Syed Soharwardy wants a "hudna"
Today Syed Soharwardy told the Calgary Herald editorial board that he is withdrawing his human rights complaint against me that he filed two years ago when I published the Danish cartoons of Mohammed. (Seriously, if you haven't done so, you've really got to look at his hand-scrawled complaint here. I know dyslexic ten-year-olds with ADD who are more coherent.)
If he's really withdrawing the complaint, this is the first I've heard about it; and when I spoke with my lawyer this afternoon, the complaint was still proceeding against me.
It might be a lie -- it wouldn't be Soharwardy's first, but then again, lying to an infidel newspaper isn't immoral to someone like Soharwardy. It's called taqqiyah.
But even if Soharwardy withdraws his complaint against me, an identical complaint filed by the Edmonton Muslim Council still proceeds.
So why would Soharwardy do this -- and why now?
The answer lies in another Arabic word: hudna. A hudna isn't a peace treaty. It's a temporary truce called by a Muslim warrior who's losing in battle. It's pretty easy to understand how hudnas work by watching Israel fight Hamas and Hezbollah. Those two terrorist groups lob rockets and send suicide bombers into Israel for months; then, every once in a while, Israel deploys its military and flattens Hamas and Hezbollah, who then call for a hudna. The UN intervenes, saving Hamas and Hezbollah to fight another day. That's a hudna: a tactical truce for a strategic advantage.
Soharwardy wants a hudna because he's losing badly. Not financially: he hasn't spent a penny to further the complaint against me -- that has been done courtesy of Ed Stelmach's government and the taxpayers of Alberta, to the tune of $500,000, I'd guess. Nor has Soharwardy had to spend hundreds of hours battling against me at the commission -- Alberta government employees do that for him. It's because over the past two years -- and the past month in particular -- Soharwardy has become known for what he is: an Islamofascist imam, who's trying to bring Saudi values to Canada. Though I'm being pummelled in a kangaroo court, he's being pummelled in the court of public opinion. He didn't expect it, and he hates it.
He hates that hundreds of bloggers ridicule him. He hates that my video clips, in which I describe his illiberal nature, have been viewed almost 500,000 times. He hates that his own enemies within his mosque have taken advantage of this media coverage to shine a light of scrutiny on the way he runs his mosque - from his financial irregularities, to his abusive treatment of women. These documents here, here, here and here, first published on my blog, have been viewed thousands of times and led to a series of newspaper items in the Calgary Herald and even the Washington Times. Soharwardy is embarrassed -- as well he should be. He is no longer polite company. Now he's known as a censor, a fascist, a sexist. He's un-Canadian. And if the complaint against me goes to a tribunal, he'll go through this again on a larger scale.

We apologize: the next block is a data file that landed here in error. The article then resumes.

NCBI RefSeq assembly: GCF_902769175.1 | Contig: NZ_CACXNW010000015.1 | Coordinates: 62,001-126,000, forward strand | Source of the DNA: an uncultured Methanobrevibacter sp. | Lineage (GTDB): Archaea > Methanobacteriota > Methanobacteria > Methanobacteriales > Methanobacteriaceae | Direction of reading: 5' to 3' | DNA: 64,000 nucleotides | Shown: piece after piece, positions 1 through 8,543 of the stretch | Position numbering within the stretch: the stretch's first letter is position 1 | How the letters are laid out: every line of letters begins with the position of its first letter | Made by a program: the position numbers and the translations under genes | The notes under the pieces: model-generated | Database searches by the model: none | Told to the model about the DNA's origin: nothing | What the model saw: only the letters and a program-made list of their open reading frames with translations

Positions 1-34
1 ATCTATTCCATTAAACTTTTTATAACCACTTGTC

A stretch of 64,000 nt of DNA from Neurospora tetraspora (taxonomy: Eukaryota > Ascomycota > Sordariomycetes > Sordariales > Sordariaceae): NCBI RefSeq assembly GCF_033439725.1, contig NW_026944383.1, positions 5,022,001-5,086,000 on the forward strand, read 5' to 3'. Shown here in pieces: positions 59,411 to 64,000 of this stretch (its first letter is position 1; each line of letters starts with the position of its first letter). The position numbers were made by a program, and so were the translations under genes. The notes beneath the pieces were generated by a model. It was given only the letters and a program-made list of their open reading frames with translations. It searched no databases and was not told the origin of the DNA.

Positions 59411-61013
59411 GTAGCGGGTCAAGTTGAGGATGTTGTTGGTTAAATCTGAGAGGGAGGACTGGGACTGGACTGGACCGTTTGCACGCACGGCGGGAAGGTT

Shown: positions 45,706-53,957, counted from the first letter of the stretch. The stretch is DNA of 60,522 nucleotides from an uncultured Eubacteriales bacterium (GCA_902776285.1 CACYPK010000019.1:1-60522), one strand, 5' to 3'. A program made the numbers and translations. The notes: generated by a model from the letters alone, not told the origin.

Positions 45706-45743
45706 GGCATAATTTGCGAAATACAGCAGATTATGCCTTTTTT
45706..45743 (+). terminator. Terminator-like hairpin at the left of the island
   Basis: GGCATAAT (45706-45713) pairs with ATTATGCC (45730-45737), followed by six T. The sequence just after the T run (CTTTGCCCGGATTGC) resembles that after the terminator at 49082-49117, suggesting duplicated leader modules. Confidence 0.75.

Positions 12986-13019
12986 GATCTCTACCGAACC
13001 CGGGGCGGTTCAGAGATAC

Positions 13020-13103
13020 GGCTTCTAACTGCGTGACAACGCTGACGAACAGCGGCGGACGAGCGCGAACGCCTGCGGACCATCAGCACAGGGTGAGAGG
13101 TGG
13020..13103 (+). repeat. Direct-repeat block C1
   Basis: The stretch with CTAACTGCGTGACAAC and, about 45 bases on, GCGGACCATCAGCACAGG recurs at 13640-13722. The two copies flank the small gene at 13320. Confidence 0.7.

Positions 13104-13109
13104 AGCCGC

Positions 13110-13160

But can someone abuse a government process like he has, for two years, and then simply walk away with impunity? I've spent the better part of $100,000 defending against this thug -- but because he's losing face, he thinks he can pretend he never did what he did.
Soharwardy claims that he's seen the light and realized that he was misguided -- that he should never have tried to censor me. Really? Last month he was cheering on commission's interrogation of me; two weeks ago, he was sending me more legal threats. The only epiphany he's had was that in the circus he started, he's coming across as the clown -- an angry, anti-Semitic clown who shouts down women at his own mosque.
I understand that Soharwardy has an Op-Ed in tomorrow's Herald in which he effectively admits his complaint was motivated by Saudi-style censorship, not any Canadian belief in human rights. In other words, he admits what I've alleged all along: he was hijacking a secular "human rights" commission for his radical Islamo-fascist agenda. But now he wants us all to pretend he didn't.
Well, back in the land of real laws and real rules of court, there's a tort called "abuse of process", and Soharwardy has just admitted to it.
For two years, this corrupt, radical imam has hunted me using the resources of the taxpayers of Alberta for the "thought crime" of publishing a cartoon he didn't like. I had a preliminary discussion with my lawyer today. My aim is to file an abuse of process claim in the Court of Queen's Bench within the month. Whether or not I sue the commission itself, and its inquisitor Shirlene McGovern, is something I haven't discussed yet with my lawyers.
When the chief complainant in a two-year censorship exercise admits the whole thing was improper, an abuse of process suit is not just about recouping my losses. It's about holding a little fascist, and the government agency he hijacked, to account, and having grown-ups -- that is, real judges in real courts -- tell them that what they've been doing is morally and legally wrong.